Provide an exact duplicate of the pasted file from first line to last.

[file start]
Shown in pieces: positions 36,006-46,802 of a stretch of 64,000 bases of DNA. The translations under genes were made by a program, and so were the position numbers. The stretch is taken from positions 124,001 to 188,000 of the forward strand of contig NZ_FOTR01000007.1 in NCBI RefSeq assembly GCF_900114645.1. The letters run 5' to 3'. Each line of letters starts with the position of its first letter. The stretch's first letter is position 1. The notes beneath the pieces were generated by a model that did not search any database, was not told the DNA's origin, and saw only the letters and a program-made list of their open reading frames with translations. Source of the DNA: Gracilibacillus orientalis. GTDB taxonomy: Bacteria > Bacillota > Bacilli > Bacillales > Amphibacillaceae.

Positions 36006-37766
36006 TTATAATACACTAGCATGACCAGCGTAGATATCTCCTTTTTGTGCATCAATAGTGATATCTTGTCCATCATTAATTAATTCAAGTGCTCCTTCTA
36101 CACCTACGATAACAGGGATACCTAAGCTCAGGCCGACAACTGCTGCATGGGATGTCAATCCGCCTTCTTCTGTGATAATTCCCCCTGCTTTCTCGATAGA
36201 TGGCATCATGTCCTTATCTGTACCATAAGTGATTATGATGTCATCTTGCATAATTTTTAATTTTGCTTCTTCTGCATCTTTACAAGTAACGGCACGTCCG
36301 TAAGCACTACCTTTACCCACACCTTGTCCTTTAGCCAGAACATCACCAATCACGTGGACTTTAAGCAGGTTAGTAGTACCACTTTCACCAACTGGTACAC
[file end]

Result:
Shown in pieces: positions 36,006-46,802 of a stretch of 64,000 bases of DNA. The translations under genes were made by a program, and so were the position numbers. The stretch is taken from positions 124,001 to 188,000 of the forward strand of contig NZ_FOTR01000007.1 in NCBI RefSeq assembly GCF_900114645.1. The letters run 5' to 3'. Each line of letters starts with the position of its first letter. The stretch's first letter is position 1. The notes beneath the pieces were generated by a model that did not search any database, was not told the DNA's origin, and saw only the letters and a program-made list of their open reading frames with translations. Source of the DNA: Gracilibacillus orientalis. GTDB taxonomy: Bacteria > Bacillota > Bacilli > Bacillales > Amphibacillaceae.

Positions 36006-37766
36006 TTATAATACACTAGCATGACCAGCGTAGATATCTCCTTTTTGTGCATCAATAGTGATATCTTGTCCATCATTAATTAATTCAAGTGCTCCTTCTA
36101 CACCTACGATAACAGGGATACCTAAGCTCAGGCCGACAACTGCTGCATGGGATGTCAATCCGCCTTCTTCTGTGATAATTCCCCCTGCTTTCTCGATAGA
36201 TGGCATCATGTCCTTATCTGTACCATAAGTGATTATGATGTCATCTTGCATAATTTTTAATTTTGCTTCTTCTGCATCTTTACAAGTAACGGCACGTCCG
36301 TAAGCACTACCTTTACCCACACCTTGTCCTTTAGCCAGAACATCACCAATCACGTGGACTTTAAGCAGGTTAGTAGTACCACTTTCACCAACTGGTACAC